Charlie Regan is going back to her roots.
Her career as a filmmaker is on standby, she hasn't had a girlfriend in forever, her best friend is sickeningly successful (and being awkward since that night) and her dad is dying of cancer. So the invitation from Cork Film Festival comes like a sign—a chance to explore the Irish homeland she's never seen. But this isn't just any search for long-lost ancestry: Charlie's father is the sole survivor of a tragic accident that killed every other child on the small island where he grew up, and Charlie's one achievement is the film she made that tells his story.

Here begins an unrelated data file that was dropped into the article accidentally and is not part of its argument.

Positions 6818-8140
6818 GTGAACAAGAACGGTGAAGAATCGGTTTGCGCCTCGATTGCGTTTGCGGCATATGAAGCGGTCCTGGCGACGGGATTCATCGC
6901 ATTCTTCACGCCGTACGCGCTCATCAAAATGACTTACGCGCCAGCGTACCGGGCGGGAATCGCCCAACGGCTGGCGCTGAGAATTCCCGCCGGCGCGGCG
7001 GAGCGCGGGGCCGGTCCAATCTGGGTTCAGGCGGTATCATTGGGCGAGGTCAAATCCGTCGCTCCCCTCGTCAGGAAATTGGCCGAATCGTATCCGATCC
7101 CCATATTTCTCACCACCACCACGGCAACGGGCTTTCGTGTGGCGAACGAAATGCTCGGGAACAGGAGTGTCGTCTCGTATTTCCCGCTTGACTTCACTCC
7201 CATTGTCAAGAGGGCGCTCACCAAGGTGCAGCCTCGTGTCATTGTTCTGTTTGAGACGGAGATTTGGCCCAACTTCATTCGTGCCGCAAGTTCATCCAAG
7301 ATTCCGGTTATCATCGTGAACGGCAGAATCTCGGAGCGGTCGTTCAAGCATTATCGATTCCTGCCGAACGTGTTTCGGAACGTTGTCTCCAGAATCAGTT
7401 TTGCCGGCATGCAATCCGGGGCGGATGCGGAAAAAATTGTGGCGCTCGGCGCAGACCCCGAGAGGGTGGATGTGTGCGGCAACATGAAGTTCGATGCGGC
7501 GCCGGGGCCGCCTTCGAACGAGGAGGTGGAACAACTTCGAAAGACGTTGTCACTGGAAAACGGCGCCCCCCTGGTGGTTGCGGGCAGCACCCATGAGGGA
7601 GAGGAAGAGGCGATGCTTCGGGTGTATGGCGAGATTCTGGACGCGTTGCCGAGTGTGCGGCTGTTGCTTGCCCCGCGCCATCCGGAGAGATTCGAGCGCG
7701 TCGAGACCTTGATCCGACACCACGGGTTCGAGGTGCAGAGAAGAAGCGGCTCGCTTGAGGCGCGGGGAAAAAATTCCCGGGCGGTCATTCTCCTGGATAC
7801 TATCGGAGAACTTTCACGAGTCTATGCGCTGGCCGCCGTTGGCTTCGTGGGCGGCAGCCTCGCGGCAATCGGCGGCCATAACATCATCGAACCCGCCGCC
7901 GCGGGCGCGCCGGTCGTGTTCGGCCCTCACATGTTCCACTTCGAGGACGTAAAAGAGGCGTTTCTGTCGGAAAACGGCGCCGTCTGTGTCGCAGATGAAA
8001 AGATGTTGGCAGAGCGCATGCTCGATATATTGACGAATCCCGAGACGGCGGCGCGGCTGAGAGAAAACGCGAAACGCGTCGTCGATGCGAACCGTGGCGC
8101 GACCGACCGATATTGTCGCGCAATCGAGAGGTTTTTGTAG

It's only when she arrives in Ireland that she fears his story may have been a lie.
The site of the tragedy yields suspicious clues. The friendly locals turn hostile. And what felt like her heritage—her home—starts to become a trap.
With a sharp eye and sour tongue, Caroline O'Donoghue delivers a delicious contemporary fable of prodigal return. Blisteringly honest, funny and moving, it grapples with Irishness, authenticity, and how to define yourself when you don't know your history.